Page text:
Bonetti has already told the local newspaper that he would be ready to return. Such is the dire state of affairs in Dens Park, some fans have seriously considered this scenario. Bonetti has not worked in football since ending his spell at now-defunct Italian club Valle del Giovenco 12 years ago. His older brother Dario, the two-time Italy international defender, recently recovered from a debilitating bout of Covid. Together they formed Dundee’s management team.
Magri, who is currently based in California where he runs an avocado ranch, was their right hand because of his excellent English. He has done errands such as traveling to Shanghai to seal the signing of Chinese international skipper Fan Zhiyi. Magri claims one of Zhiyi’s first appearances for Dundee at Celtic Park – he scored in a 3-1 loss – was watched by more than a million interested viewers in China. They were different times.
Now 57, Bonetti is considering a return by canoe. He currently provides a personal coaching service to aspiring footballers. He is also part of the team behind a product that, when inserted into a cell phone, helps reduce potentially harmful electromagnetic waves. His frazzled senses might be why he was often asked back to Dundee as manager at a busy Q&A event the night before.
“We have to respect the current manager,” he said. “Obviously, when you talk to the fans, the fans can dream whether it can happen or not. I am personally available for everything. I am always in love with the city, the fans and the football club too. But I have still reasons to be in Italy.
Two of them sit with him at breakfast. He describes Matthias, his eldest son with wife Erika, as “half Scottish” as he was born just under 20 years ago. “We left in July and he was born in August 2002,” he says. “100% it was designed in Dundee. I remember!” Nicola is 14 years old and an avid Ronaldo fan.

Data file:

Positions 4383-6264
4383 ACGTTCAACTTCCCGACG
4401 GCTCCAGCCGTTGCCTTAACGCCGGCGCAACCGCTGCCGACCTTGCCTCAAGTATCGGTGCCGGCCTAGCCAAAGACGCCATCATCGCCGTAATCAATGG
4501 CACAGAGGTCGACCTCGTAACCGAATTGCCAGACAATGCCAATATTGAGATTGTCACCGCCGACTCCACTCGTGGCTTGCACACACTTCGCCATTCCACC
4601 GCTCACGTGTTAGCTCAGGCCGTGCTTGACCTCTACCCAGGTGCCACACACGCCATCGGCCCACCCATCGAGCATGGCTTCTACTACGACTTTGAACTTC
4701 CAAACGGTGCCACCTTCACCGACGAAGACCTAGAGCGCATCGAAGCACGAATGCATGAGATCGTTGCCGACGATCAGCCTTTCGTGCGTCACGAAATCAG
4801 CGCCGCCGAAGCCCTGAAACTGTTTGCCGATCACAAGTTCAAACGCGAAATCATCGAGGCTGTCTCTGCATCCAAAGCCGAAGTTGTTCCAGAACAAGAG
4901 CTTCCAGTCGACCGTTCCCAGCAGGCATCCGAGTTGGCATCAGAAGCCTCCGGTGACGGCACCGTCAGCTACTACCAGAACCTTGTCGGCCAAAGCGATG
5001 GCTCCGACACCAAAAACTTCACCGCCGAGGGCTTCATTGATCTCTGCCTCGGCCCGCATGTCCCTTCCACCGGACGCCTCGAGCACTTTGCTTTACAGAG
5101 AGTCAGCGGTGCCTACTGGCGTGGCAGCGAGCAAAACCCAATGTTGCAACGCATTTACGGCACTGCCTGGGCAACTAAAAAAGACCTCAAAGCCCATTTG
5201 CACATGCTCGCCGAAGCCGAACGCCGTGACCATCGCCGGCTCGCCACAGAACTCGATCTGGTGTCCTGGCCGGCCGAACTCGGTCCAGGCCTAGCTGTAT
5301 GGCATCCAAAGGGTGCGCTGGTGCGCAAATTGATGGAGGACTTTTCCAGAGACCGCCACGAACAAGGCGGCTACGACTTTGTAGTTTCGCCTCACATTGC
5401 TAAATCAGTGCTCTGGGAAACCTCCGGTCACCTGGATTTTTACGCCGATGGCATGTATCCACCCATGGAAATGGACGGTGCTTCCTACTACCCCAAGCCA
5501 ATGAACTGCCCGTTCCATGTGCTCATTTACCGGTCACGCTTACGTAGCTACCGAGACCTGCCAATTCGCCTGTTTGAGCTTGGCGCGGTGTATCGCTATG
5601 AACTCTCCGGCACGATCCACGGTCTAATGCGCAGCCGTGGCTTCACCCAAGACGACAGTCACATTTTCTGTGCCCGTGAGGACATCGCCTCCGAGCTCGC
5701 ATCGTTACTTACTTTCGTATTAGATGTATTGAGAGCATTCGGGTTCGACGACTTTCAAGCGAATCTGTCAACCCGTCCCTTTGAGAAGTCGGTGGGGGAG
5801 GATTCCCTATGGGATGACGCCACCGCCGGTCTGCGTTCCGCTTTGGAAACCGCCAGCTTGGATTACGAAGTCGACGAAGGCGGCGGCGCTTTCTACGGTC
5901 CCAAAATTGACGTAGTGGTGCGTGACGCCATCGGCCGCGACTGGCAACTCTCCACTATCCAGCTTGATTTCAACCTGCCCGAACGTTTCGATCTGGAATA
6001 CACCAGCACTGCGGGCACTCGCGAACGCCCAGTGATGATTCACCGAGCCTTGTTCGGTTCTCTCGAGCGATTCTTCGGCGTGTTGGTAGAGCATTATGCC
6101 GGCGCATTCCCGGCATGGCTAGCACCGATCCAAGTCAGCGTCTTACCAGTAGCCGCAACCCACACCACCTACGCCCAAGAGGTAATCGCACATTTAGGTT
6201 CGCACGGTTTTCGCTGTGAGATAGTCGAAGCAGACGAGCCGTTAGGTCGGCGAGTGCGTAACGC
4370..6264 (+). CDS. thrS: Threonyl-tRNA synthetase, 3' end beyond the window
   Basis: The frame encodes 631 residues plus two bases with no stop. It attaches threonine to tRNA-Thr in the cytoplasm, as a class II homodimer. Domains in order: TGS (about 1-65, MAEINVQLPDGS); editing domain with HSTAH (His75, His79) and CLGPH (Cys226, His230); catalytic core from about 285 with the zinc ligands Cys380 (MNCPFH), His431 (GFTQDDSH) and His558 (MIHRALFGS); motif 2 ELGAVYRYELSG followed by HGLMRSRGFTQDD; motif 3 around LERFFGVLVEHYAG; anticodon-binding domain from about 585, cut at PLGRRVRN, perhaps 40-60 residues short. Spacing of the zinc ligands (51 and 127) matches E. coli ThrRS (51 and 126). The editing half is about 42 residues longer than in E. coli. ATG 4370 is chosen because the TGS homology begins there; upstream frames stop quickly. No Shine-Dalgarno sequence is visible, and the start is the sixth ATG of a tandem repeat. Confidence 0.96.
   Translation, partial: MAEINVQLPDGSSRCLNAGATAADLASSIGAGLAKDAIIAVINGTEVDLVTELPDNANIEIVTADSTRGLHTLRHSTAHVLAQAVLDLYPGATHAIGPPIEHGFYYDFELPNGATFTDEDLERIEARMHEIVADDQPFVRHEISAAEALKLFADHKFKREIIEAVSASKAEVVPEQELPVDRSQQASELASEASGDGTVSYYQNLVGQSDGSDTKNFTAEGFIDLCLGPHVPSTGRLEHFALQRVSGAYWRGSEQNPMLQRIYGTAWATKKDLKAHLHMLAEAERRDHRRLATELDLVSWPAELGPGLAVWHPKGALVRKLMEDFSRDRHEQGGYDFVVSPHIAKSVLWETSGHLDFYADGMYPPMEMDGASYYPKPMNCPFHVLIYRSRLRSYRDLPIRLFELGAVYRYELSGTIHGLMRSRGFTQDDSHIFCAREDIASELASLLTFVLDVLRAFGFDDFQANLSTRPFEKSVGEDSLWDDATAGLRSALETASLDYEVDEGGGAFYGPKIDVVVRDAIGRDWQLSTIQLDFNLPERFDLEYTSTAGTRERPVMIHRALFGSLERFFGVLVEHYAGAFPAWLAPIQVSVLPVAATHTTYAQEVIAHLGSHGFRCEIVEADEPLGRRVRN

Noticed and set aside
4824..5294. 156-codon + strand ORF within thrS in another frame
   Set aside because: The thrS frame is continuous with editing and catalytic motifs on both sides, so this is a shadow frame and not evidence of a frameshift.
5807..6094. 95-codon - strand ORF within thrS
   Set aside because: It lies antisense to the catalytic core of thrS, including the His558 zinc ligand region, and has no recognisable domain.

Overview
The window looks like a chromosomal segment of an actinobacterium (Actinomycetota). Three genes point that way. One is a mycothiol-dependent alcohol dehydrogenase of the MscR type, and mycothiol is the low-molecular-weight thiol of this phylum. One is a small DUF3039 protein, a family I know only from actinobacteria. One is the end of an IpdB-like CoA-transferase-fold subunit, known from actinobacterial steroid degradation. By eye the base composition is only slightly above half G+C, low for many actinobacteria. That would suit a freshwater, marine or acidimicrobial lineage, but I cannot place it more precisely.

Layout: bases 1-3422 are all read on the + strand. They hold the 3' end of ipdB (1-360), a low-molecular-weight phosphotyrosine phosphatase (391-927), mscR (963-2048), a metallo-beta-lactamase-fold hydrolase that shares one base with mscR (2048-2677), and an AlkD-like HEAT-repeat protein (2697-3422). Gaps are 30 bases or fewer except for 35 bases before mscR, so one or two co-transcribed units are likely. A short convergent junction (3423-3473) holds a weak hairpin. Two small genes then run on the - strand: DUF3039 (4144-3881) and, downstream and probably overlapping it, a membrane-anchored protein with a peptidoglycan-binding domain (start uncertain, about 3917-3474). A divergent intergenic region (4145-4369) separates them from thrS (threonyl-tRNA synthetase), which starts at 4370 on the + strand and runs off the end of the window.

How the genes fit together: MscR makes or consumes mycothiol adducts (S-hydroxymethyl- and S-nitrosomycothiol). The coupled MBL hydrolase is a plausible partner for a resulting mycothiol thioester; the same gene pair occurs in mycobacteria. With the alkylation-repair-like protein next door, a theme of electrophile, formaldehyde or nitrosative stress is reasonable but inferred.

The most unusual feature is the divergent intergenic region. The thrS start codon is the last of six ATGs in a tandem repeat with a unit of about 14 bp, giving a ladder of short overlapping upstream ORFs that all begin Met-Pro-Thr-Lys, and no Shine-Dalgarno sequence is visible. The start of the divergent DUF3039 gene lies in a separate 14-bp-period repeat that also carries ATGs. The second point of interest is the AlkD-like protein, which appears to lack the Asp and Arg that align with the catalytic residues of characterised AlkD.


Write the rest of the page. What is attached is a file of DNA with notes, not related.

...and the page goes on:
Bonetti’s tour continues at Old Trafford, where they will watch the Champions League Round of 16 second leg between Manchester United and Atletico Madrid. Spurs against West Ham United is also on the itinerary after another fan event on Friday at Grimsby Town, where he is revered after a brief stint there as a player in the mid-90s. Bonetti was eager to grab the chance to be a tourist in Dundee yesterday and was undoubtedly the object of second glances as he walked the streets he helped make so much noise at the start of the millennium.
The feeling that time has passed was only intensified by Charlie Mulgrew and Marc McNulty having breakfast at a nearby table. The current Dundee United players seemed oblivious to the identity of their fellow guest. Bonetti, meanwhile, is unaware that Dundee relegated Dundee United in 2016.
He last spoke to Caniggia “about a year ago”. Left-back Marcello Marrocco, whom Bonetti brought with him to Dundee, is currently his business partner in the mobile phone technology company. “He fondly remembers his time here,” says Bonetti. “He wanted to come back too, but couldn’t because of work.”
Admittedly, the Bonetti era ended with something of a whimper with Dundee ninth in the league and embarked on a journey that ended with administration in 2003. “Unfortunately when I left , it wasn’t how I wanted it,” Bonetti said. .
There were, he said, “misunderstandings” between him and the owners, Peter and Jimmy Marr.
“I left without giving the reasons to the fans. That’s why I was happy to find them on Sunday. How would he feel meeting the Marrs, who are still based in the city, during his walkabout in Dundee? “I don’t have a problem. I was shaking their hand. It was a misunderstanding. They believed something that wasn’t true. Our relationship isn’t broken. In life, it can happen. Those were two fantastic years, but it’s over.